An Apology To Our LGBTQ Youth

Libertarian Candidate for
Los Alamos County Council

During last week’s LWV Candidate Forum, we were asked how we would protect our LGBTQ youth? Instead of directly answering what I would do to protect our LGBTQ youth, I went on about fostering a culture of anti-bullying and the lack of attention to mental health needs in this community and how all I can do is plea for the community to be open and inclusive of all identities. I never thought specifically about what I would do to protect our LGBTQ youth because I have the privilege NOT to think about it. To the LGBTQ youth, I am sorry I failed you.

Being raised with privilege made me overlook the oppression inherent in our institutions. For example, I was taught that if you work hard, you’ll get ahead. How could something virtuous be oppressive? The corollary is that anyone who isn’t ahead isn’t working hard, and has nobody to blame but themselves. The problem with that assumption is that people who are “ahead” tend to be people like me (white, heterosexual, cisgender, nondisabled, Christian, male). In other words, success is not only a function of working hard, but also systemic privilege.

To the LGBTQ youth, I acknowledge you are being violently victimized for peacefully living your lives and it is unacceptable. I will embrace LGBTQ culture and role models in education as it has been shown time and time again to be the path from misunderstanding to acceptance. I will participate in the dismantling of institutional privilege by advocating for diversity, equity, and inclusion (DEI) training. (I’m currently taking a class on how to use business as a force for good where DEI is intertwined into every facet of business from the workplace to the supply chain.) I will support expert advocacy groups like the diversity task force and gender-sexuality alliances. I will educate myself on LGBTQ issues and encourage others to do the same through literature and involvement in community events like the upcoming LGBTQ+ Deep Dive. I will be more aware of my own hetero- and gender-normative biases and speech. I will be more visible in supporting the LGBTQ community and standing up against anti-LGBTQ injustice. In short, I will be a friend.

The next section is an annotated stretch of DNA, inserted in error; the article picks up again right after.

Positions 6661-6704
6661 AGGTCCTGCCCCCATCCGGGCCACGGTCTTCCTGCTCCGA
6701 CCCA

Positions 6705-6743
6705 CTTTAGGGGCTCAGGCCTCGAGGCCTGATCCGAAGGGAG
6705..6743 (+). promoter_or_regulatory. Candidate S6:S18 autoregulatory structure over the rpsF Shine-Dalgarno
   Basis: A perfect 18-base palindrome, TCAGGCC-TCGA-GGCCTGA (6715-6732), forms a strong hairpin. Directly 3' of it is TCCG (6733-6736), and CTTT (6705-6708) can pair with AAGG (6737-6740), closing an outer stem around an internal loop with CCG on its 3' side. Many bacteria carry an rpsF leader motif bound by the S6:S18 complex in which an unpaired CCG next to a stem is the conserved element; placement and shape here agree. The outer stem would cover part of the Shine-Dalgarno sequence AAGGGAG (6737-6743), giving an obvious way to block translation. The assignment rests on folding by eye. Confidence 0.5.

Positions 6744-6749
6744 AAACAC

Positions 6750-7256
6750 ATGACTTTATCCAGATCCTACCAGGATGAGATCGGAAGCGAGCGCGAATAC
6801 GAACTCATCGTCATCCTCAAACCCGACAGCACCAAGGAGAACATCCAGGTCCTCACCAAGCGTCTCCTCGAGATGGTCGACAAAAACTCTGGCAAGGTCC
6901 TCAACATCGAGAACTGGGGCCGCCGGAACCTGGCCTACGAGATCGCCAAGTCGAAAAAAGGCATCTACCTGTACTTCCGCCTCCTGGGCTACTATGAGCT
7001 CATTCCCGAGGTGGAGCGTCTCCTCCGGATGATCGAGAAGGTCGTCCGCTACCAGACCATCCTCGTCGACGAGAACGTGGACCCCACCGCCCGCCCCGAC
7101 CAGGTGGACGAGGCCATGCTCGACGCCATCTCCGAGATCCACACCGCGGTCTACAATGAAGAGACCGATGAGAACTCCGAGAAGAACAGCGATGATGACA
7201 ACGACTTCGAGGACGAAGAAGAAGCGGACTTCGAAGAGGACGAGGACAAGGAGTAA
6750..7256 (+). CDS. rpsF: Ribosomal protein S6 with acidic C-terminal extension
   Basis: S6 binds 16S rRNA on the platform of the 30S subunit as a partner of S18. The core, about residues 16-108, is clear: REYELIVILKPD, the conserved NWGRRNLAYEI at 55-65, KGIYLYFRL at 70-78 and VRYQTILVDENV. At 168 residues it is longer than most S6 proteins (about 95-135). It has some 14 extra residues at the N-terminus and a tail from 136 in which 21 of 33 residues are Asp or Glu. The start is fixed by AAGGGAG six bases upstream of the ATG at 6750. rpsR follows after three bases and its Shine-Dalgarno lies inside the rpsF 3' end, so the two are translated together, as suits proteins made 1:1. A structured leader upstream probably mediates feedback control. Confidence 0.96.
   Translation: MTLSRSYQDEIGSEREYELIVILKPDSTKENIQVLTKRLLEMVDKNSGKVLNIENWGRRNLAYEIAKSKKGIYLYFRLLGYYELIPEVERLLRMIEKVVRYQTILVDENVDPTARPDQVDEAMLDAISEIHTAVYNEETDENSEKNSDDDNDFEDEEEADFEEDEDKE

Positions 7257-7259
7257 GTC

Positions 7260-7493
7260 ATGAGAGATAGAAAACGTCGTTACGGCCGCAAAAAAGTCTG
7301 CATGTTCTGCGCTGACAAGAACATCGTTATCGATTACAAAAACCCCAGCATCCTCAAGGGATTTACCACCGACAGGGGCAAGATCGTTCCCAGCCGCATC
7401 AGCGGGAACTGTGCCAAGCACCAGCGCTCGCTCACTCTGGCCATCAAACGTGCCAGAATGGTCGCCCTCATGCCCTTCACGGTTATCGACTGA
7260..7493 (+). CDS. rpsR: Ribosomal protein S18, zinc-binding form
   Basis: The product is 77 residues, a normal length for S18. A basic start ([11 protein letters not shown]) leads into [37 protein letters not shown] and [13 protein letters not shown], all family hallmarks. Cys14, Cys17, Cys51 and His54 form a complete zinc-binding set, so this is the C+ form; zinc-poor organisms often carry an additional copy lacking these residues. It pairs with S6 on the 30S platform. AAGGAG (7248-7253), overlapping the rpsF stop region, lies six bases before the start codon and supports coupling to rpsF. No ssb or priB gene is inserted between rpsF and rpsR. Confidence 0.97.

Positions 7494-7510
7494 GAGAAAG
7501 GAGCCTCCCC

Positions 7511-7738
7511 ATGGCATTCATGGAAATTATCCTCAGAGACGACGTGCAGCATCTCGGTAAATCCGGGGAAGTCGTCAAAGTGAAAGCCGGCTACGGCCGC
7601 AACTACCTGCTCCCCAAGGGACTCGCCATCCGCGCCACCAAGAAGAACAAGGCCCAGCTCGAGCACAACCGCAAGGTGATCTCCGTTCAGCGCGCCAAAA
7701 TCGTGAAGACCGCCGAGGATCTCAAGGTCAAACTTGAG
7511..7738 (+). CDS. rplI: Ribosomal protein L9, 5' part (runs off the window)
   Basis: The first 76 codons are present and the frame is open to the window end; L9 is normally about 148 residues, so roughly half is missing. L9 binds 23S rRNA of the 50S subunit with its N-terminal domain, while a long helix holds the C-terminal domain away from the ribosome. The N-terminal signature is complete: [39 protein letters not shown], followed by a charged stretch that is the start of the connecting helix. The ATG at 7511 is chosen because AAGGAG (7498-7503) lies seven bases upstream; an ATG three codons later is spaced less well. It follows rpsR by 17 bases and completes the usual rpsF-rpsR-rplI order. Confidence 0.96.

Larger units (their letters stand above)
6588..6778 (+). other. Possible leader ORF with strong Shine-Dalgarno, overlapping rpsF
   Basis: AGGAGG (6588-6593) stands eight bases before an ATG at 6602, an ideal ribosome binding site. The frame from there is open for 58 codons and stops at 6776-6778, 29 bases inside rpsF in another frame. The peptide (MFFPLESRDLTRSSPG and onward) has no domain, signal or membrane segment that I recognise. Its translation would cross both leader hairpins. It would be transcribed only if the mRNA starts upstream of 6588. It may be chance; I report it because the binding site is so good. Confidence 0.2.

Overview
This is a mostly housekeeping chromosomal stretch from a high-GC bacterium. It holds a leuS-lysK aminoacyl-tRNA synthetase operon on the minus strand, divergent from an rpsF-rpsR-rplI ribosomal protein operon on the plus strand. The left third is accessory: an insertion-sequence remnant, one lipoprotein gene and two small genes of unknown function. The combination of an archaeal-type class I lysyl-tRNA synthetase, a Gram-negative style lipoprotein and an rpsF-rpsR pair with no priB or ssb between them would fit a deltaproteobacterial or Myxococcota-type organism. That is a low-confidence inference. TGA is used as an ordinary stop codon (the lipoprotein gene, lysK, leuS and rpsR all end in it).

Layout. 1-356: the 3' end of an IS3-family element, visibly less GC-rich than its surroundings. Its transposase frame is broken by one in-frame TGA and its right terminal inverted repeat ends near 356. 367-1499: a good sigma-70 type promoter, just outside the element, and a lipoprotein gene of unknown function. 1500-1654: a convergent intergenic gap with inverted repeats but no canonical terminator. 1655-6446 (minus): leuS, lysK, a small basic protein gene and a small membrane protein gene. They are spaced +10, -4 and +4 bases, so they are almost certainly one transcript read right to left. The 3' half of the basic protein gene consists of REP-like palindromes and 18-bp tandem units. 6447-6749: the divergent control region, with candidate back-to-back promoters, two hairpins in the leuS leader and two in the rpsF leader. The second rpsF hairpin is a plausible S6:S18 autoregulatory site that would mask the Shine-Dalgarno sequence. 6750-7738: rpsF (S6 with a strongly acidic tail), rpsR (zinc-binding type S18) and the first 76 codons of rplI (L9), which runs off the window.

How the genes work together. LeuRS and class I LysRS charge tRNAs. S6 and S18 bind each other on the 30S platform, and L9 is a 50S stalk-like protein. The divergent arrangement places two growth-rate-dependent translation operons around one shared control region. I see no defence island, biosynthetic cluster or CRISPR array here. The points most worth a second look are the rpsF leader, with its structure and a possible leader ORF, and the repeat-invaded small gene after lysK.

I may be a product of privilege, but I don’t have to be a tool for it. To our LGBTQ youth, I will do better.